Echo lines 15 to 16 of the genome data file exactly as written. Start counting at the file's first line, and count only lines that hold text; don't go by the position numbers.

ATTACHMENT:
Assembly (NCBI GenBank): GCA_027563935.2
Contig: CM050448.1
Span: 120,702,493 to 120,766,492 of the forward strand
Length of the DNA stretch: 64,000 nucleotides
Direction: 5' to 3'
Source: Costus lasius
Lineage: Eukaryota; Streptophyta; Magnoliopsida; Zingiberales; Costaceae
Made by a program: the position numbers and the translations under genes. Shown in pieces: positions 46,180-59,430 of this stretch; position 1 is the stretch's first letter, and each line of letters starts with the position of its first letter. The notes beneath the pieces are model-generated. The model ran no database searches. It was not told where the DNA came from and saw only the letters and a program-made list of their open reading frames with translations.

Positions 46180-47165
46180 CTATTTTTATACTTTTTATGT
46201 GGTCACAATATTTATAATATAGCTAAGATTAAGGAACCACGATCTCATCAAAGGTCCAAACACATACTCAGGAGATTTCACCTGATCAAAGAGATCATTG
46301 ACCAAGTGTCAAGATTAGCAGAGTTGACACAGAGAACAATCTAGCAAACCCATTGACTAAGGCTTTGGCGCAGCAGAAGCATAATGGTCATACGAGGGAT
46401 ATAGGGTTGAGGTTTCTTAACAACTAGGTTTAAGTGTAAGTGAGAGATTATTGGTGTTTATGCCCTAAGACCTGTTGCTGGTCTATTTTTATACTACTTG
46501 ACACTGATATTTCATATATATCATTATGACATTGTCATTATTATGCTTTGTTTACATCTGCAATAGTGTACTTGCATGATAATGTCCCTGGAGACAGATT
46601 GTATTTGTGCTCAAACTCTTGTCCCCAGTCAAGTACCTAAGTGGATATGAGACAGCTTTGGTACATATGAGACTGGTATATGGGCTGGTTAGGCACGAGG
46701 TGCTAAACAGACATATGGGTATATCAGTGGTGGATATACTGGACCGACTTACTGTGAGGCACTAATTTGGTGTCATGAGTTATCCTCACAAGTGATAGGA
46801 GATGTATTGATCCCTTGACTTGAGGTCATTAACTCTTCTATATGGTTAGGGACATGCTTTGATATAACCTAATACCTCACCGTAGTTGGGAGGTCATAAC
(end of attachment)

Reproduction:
46601 GTATTTGTGCTCAAACTCTTGTCCCCAGTCAAGTACCTAAGTGGATATGAGACAGCTTTGGTACATATGAGACTGGTATATGGGCTGGTTAGGCACGAGG
46701 TGCTAAACAGACATATGGGTATATCAGTGGTGGATATACTGGACCGACTTACTGTGAGGCACTAATTTGGTGTCATGAGTTATCCTCACAAGTGATAGGA